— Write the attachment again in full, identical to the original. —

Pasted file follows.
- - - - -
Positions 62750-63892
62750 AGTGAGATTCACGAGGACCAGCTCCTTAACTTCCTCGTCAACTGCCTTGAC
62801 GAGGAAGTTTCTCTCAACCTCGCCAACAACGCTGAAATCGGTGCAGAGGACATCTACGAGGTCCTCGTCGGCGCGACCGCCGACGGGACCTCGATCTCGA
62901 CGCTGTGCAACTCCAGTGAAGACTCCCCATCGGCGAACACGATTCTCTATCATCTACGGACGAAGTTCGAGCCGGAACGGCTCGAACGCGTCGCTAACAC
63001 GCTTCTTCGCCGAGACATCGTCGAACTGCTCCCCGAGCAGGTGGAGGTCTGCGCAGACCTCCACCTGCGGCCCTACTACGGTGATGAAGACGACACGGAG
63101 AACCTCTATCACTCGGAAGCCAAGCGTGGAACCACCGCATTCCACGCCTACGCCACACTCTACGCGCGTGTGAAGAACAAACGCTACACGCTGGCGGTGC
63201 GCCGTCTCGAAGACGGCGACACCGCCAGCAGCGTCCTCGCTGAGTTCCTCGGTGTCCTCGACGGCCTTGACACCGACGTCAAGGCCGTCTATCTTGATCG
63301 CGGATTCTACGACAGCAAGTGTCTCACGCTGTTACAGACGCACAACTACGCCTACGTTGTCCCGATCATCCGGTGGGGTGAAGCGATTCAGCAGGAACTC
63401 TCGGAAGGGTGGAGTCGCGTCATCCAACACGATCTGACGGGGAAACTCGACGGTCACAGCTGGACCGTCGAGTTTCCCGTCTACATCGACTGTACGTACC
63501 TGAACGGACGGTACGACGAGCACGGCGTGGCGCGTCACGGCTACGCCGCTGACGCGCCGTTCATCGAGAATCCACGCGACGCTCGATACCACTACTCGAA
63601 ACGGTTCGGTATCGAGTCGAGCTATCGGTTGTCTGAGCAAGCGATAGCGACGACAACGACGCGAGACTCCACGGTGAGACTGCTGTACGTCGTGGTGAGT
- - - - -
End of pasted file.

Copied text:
Positions 62750-63892
62750 AGTGAGATTCACGAGGACCAGCTCCTTAACTTCCTCGTCAACTGCCTTGAC
62801 GAGGAAGTTTCTCTCAACCTCGCCAACAACGCTGAAATCGGTGCAGAGGACATCTACGAGGTCCTCGTCGGCGCGACCGCCGACGGGACCTCGATCTCGA
62901 CGCTGTGCAACTCCAGTGAAGACTCCCCATCGGCGAACACGATTCTCTATCATCTACGGACGAAGTTCGAGCCGGAACGGCTCGAACGCGTCGCTAACAC
63001 GCTTCTTCGCCGAGACATCGTCGAACTGCTCCCCGAGCAGGTGGAGGTCTGCGCAGACCTCCACCTGCGGCCCTACTACGGTGATGAAGACGACACGGAG
63101 AACCTCTATCACTCGGAAGCCAAGCGTGGAACCACCGCATTCCACGCCTACGCCACACTCTACGCGCGTGTGAAGAACAAACGCTACACGCTGGCGGTGC
63201 GCCGTCTCGAAGACGGCGACACCGCCAGCAGCGTCCTCGCTGAGTTCCTCGGTGTCCTCGACGGCCTTGACACCGACGTCAAGGCCGTCTATCTTGATCG
63301 CGGATTCTACGACAGCAAGTGTCTCACGCTGTTACAGACGCACAACTACGCCTACGTTGTCCCGATCATCCGGTGGGGTGAAGCGATTCAGCAGGAACTC
63401 TCGGAAGGGTGGAGTCGCGTCATCCAACACGATCTGACGGGGAAACTCGACGGTCACAGCTGGACCGTCGAGTTTCCCGTCTACATCGACTGTACGTACC
63501 TGAACGGACGGTACGACGAGCACGGCGTGGCGCGTCACGGCTACGCCGCTGACGCGCCGTTCATCGAGAATCCACGCGACGCTCGATACCACTACTCGAA
63601 ACGGTTCGGTATCGAGTCGAGCTATCGGTTGTCTGAGCAAGCGATAGCGACGACAACGACGCGAGACTCCACGGTGAGACTGCTGTACGTCGTGGTGAGT